Lavrov said: “As for the Ukraine, unfortunately, at each stage of the development of the crisis our American colleagues, and under their influence the European Union, took steps leading to escalation. This happened when the EU refused to discuss with Russia the consequences of activating the economic bloc of the association agreement with Ukraine, and then directly supported the coup, and before that the anti-government riots. This happened when our Western partners have repeatedly issued indulgences to Kiev authorities, who instead of fulfilling the promises of starting a national dialogue, began a large-scale military operation, declaring their own citizens “terrorists” for disagreeing with the unconstitutional change of government and a rampage of ultra-nationalists.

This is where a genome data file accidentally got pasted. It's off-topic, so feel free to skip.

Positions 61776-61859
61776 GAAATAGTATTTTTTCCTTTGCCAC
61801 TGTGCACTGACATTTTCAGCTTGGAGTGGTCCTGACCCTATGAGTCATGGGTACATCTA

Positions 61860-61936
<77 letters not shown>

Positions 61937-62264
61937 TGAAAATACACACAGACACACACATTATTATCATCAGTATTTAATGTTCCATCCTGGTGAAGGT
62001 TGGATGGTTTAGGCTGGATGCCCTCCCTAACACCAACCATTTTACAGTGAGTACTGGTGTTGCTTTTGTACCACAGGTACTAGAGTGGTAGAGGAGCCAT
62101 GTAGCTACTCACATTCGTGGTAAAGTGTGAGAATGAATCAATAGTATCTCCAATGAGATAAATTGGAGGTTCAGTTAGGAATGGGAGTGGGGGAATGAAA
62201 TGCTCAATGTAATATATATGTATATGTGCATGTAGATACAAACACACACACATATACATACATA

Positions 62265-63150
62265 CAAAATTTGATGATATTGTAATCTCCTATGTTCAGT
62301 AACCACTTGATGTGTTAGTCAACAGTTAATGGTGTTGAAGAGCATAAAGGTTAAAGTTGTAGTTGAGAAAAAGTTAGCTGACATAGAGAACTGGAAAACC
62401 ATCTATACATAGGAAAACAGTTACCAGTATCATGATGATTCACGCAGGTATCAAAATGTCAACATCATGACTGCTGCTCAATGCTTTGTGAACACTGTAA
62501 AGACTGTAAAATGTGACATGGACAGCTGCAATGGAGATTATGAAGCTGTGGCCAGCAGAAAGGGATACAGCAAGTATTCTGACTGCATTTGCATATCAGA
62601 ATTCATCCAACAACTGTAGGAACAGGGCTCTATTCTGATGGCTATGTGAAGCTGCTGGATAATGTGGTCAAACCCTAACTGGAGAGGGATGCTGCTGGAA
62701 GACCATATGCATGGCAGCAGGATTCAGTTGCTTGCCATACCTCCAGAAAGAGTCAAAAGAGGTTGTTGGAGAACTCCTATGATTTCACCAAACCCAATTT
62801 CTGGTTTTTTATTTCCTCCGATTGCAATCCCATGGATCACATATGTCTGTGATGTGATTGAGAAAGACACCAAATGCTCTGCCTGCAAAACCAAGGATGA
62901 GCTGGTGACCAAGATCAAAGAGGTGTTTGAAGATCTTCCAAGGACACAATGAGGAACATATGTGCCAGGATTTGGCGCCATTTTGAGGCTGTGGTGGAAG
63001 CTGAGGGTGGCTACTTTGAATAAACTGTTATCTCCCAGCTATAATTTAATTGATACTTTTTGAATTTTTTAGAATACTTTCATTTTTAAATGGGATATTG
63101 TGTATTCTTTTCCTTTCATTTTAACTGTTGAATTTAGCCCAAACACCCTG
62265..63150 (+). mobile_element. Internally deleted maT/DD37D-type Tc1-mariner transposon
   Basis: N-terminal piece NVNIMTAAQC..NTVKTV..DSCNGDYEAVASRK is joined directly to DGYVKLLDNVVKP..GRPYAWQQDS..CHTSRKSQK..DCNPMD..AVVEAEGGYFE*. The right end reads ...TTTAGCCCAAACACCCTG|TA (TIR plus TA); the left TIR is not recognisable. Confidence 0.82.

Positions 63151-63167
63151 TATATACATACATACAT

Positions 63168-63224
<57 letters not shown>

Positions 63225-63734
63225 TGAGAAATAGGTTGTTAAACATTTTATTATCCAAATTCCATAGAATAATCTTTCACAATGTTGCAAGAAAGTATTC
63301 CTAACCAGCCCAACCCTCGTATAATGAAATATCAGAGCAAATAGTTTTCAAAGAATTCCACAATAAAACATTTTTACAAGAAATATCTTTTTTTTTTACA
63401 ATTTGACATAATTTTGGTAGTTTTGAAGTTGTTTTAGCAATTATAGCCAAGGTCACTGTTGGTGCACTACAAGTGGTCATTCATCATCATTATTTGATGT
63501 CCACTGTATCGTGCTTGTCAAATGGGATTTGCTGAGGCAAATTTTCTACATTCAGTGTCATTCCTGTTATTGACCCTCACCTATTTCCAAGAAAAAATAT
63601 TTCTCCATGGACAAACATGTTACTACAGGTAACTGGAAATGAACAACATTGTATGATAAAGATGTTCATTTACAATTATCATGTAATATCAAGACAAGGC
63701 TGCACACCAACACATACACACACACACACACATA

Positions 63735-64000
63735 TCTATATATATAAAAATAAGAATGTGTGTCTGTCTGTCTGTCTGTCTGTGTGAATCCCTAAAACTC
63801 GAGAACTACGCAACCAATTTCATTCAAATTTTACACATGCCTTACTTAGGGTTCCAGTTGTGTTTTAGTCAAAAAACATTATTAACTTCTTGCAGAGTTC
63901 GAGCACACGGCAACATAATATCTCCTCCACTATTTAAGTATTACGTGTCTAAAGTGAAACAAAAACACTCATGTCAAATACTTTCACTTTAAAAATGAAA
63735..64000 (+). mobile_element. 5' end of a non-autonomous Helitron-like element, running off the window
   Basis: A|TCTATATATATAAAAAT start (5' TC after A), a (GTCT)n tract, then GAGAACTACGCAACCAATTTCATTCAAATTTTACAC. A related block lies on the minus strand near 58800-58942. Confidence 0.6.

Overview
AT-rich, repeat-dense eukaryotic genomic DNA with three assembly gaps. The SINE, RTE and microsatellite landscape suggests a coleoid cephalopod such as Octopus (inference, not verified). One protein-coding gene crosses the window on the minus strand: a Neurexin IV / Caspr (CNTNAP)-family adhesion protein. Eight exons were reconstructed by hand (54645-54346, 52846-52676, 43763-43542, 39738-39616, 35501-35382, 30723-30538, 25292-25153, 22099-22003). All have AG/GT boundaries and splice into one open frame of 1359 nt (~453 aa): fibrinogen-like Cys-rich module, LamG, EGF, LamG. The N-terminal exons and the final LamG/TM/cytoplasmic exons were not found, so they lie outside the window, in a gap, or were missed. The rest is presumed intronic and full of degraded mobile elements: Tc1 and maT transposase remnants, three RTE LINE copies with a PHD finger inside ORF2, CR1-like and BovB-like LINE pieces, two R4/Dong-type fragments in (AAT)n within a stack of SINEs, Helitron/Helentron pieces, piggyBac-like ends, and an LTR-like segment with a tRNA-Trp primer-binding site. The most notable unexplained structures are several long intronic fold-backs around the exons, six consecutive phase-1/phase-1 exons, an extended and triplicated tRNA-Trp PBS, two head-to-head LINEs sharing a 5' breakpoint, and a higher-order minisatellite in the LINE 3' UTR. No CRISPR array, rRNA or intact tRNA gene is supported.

“It is very difficult to explain why, in the minds of many of our colleagues, the universal principles of settlement of internal conflicts do not apply to Ukraine, involving, primarily, the inclusive political dialogue between the protagonists. Why in cases such as Afghanistan, Libya, Iraq, Yemen, Mali, South Sudan, our partners urge the government to negotiate with the opposition, the insurgents, in some cases even with extremists, and in relation to the Ukrainian crisis act differently, actually supporting the military operation in Kiev, up to attempts to justify the use of cluster munitions.